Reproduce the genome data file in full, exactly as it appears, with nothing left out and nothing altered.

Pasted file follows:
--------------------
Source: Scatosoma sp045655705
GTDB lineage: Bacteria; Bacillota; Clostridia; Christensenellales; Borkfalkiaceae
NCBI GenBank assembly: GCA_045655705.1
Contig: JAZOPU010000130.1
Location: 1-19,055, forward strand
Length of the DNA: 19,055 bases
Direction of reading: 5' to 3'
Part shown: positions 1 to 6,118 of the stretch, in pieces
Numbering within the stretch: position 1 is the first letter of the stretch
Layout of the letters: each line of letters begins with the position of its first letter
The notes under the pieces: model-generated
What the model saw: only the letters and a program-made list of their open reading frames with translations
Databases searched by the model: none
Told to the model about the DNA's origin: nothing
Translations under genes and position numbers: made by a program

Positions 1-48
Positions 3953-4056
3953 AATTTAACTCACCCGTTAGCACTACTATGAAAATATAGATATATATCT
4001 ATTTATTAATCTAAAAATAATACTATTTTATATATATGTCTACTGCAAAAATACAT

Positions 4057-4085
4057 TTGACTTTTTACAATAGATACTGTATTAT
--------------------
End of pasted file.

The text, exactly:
Source: Scatosoma sp045655705
GTDB lineage: Bacteria; Bacillota; Clostridia; Christensenellales; Borkfalkiaceae
NCBI GenBank assembly: GCA_045655705.1
Contig: JAZOPU010000130.1
Location: 1-19,055, forward strand
Length of the DNA: 19,055 bases
Direction of reading: 5' to 3'
Part shown: positions 1 to 6,118 of the stretch, in pieces
Numbering within the stretch: position 1 is the first letter of the stretch
Layout of the letters: each line of letters begins with the position of its first letter
The notes under the pieces: model-generated
What the model saw: only the letters and a program-made list of their open reading frames with translations
Databases searched by the model: none
Told to the model about the DNA's origin: nothing
Translations under genes and position numbers: made by a program

Positions 1-48
Positions 3953-4056
3953 AATTTAACTCACCCGTTAGCACTACTATGAAAATATAGATATATATCT
4001 ATTTATTAATCTAAAAATAATACTATTTTATATATATGTCTACTGCAAAAATACAT

Positions 4057-4085
4057 TTGACTTTTTACAATAGATACTGTATTAT